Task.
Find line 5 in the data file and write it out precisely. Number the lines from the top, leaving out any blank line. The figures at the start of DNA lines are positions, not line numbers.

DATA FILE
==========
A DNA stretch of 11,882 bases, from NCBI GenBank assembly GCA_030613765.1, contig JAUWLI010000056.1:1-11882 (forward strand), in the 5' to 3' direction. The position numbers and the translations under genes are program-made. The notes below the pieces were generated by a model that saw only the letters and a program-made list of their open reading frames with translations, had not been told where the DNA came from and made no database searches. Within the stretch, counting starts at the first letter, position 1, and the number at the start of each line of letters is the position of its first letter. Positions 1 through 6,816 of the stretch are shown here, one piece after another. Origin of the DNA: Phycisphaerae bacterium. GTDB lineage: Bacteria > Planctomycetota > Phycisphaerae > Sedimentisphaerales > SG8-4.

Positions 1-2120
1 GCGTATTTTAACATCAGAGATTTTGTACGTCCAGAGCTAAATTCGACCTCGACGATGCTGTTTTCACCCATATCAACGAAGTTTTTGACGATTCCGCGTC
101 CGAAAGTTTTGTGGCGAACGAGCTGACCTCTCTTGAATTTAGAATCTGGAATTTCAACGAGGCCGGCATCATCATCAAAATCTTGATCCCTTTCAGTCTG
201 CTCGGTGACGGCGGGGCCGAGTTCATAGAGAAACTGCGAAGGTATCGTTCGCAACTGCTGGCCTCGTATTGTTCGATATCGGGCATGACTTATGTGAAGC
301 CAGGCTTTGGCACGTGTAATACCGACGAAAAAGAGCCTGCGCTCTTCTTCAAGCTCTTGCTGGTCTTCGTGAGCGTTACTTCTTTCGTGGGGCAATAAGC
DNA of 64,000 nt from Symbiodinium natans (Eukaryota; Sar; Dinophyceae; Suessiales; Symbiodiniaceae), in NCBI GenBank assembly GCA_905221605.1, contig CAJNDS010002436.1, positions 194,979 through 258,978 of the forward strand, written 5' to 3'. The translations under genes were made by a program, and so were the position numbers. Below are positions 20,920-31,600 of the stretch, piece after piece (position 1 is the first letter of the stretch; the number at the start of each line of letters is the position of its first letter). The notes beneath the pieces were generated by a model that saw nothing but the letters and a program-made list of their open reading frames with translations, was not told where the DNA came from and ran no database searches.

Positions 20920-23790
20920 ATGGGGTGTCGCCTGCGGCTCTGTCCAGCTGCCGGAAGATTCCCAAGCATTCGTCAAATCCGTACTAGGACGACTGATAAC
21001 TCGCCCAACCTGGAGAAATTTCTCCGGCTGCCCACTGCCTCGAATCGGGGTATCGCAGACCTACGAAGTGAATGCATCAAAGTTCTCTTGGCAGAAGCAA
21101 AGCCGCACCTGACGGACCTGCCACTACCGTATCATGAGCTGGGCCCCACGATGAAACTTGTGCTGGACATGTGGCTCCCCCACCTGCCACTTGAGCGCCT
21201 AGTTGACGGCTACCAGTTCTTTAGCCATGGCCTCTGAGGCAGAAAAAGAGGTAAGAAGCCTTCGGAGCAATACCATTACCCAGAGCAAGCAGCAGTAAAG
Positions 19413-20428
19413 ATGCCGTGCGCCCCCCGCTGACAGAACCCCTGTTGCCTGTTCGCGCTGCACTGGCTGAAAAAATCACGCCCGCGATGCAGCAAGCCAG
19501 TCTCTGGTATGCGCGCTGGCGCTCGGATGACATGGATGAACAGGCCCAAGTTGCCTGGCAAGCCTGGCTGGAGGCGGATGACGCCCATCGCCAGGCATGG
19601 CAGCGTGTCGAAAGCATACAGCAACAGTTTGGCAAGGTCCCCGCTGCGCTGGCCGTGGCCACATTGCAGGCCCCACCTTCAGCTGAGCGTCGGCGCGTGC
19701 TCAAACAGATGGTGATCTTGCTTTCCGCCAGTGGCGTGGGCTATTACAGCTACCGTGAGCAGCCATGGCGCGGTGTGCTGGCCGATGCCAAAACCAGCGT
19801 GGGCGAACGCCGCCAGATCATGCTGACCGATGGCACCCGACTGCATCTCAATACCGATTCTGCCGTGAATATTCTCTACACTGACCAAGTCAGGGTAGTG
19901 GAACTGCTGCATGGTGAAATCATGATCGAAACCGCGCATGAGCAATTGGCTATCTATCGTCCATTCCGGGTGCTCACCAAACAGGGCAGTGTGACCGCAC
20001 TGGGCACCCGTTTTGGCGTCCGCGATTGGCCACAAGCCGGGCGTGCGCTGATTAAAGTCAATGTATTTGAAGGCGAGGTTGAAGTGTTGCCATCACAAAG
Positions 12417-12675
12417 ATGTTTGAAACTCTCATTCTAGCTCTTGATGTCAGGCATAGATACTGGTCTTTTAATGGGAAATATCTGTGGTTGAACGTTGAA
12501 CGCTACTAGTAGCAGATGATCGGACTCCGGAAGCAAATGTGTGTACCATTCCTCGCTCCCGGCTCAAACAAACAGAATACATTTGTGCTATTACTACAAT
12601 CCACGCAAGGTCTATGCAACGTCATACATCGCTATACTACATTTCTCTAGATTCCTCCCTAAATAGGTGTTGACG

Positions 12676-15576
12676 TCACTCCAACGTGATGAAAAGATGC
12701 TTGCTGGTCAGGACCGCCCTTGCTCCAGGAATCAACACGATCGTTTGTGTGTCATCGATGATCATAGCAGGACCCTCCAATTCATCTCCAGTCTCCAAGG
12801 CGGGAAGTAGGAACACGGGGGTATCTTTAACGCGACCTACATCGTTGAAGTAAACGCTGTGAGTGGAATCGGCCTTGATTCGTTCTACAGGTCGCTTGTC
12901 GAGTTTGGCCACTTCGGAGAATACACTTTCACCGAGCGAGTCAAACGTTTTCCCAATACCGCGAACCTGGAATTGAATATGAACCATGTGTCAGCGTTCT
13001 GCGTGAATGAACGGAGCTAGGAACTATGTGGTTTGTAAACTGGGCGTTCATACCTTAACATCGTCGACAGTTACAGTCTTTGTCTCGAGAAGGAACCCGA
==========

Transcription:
201 CTCGGTGACGGCGGGGCCGAGTTCATAGAGAAACTGCGAAGGTATCGTTCGCAACTGCTGGCCTCGTATTGTTCGATATCGGGCATGACTTATGTGAAGC